Pubdate: Tue, 09 May 2000
Source: Washington Times (DC)
Copyright: 2000 News World Communications, Inc.
Author: Stephen Dinan, The Washington Times
Note: This story is based in part on wire service reports.


RICHMOND - U.S. Senate candidate and former Virginia Gov. George F. Allen 
promised yesterday that if he is elected in November, he would take 
Virginia's success in lowering its crime rate to the federal level by 
getting tough on drug dealers.

In his speech before the Richmond Kiwanis Club, Mr. Allen said drugs are 
responsible for the majority of violent crime, and those who are 
responsible should be in jail.

His plan would include more training and equipment to stop drugs from 
crossing into the country, a national drug-awareness program to keep youths 
from using drugs and a national equivalent for drugs to Virginia's Project 
Exile, a federal-state crackdown on gun violence that began as an 
experiment in Richmond and has been credited with dramatically reducing 
crime there. Project Exile calls for a mandatory five-year sentence for 
those who commit a felony with a gun.

"Project Drug Exile would give police officers and prosecutors more 
firepower in the war on drugs and provide additional funding to establish 
federal anti-drug enforcement and prosecution task forces," Mr. Allen said.

He pointed to the proliferation of methamphetamines as a problem that needs 
to be addressed, and proposed expanding to the federal level the program - 
begun this year by his Republican successor, Gov. James S. Gilmore III - of 
offering $10,000 bounties for information on drug kingpins.

Mr. Allen lumped his opponent Sen. Charles S. Robb, the Democratic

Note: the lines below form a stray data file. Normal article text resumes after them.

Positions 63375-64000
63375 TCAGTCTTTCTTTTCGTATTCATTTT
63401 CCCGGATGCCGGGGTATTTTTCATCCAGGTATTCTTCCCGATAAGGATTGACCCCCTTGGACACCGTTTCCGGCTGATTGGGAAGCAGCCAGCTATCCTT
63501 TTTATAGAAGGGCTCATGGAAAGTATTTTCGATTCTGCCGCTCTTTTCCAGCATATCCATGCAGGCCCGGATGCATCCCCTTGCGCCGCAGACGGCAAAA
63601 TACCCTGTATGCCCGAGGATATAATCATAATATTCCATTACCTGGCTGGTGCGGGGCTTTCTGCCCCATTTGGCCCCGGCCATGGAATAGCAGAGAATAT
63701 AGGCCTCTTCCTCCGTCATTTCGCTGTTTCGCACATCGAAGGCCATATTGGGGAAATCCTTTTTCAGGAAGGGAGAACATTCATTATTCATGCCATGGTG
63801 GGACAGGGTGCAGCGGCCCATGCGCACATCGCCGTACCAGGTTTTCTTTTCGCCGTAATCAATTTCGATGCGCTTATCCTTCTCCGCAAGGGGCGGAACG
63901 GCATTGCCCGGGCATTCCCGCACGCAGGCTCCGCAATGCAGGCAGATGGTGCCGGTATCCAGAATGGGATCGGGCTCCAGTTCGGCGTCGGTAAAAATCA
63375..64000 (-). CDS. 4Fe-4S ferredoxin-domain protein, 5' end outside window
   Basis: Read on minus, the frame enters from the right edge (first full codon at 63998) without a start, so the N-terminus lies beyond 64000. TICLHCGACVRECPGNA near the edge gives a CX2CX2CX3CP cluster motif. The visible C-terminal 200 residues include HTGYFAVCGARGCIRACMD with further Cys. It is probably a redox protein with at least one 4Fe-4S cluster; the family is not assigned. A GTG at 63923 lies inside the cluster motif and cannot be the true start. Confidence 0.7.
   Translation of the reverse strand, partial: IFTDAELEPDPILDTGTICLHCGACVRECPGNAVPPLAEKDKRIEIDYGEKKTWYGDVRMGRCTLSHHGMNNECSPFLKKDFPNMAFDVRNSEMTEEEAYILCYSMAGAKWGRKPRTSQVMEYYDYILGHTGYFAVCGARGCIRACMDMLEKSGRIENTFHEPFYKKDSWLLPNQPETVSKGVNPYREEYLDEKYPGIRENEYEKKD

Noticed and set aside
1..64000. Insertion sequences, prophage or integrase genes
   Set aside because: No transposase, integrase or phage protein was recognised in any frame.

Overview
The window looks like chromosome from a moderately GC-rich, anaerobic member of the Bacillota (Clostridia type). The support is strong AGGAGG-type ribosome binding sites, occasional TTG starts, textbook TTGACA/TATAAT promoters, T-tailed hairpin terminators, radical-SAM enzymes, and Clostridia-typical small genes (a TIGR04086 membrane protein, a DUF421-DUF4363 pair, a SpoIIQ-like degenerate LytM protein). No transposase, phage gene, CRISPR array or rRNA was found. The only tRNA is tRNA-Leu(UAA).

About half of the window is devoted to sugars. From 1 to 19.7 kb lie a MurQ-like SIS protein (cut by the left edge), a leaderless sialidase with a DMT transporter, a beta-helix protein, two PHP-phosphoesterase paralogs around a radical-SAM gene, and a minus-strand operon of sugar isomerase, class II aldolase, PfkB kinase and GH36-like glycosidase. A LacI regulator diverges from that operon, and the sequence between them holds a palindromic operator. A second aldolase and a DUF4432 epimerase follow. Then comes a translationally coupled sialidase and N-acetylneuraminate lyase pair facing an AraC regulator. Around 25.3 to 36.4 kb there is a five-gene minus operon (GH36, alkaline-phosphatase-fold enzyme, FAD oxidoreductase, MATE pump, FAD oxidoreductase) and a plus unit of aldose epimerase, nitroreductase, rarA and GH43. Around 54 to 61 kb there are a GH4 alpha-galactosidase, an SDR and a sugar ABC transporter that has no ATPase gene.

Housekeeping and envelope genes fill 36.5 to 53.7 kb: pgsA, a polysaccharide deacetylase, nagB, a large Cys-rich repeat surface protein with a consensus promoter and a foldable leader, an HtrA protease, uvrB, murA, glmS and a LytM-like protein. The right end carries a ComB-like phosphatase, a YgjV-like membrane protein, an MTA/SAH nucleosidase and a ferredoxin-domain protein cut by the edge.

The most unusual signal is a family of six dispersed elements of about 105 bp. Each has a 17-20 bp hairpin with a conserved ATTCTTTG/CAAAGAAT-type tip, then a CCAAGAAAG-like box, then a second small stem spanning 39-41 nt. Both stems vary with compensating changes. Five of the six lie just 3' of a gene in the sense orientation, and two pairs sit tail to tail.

incumbent, together with the president and vice president in saying the 
last eight years have seen an increase in drug use among children because 
of a failure at the federal level. He cited statistics showing the average 
age of heroin users in 1990 was between 26 and 27. In 1997, it was between 
17 and 18.

"The Clinton-Gore-Robb crew have brought no moral authority to this issue," 
he said.

Mr. Allen said instead of going after illegal drugs, Mr. Robb - along with 
the administration - has chosen to focus on tobacco restrictions. Aides to 
Mr. Allen painted Mr. Robb's recent record on crime as consisting solely of 
support for gun-control measures.

Responding to a reporter's question, Mr. Allen said he has never used 
illegal drugs.

He also vehemently rejected the idea of legalizing some drugs, saying it's 
not an acceptable answer to the problem.

When given the chance by another reporter's question, Mr. Allen refused to 
take a shot at Mr. Robb, who reportedly attended parties where drugs were 
being used in the 1980s. Mr. Allen has said he doesn't plan on making Mr. 
Robb's character a campaign issue.

Jim Mulhall, Mr. Robb's campaign manager, could not be reached for comment 

State Democrats - without Mr. Robb - held a news conference yesterday in 
Richmond attacking Mr. Allen's record on senior citizens.

In particular, state Sen. Henry L. Marsh III, Richmond Democrat, said Mr. 
Allen's proposed tax cut plan would prevent the federal government from 
being able to pay for seniors' prescription drugs.

But Mr. Allen said the news conference amounted to Democrats coming up with 
another excuse to explain Mr. Robb's opposition to tax cuts.

Mr. Allen has previously given speeches on his education policy - topped 
off by a tax credit for parents who spend money on school supplies, such as 
computers - and on national defense. Those, coupled with public safety, are 
the three planks he's running on, he said.

This story is based in part on wire service reports.
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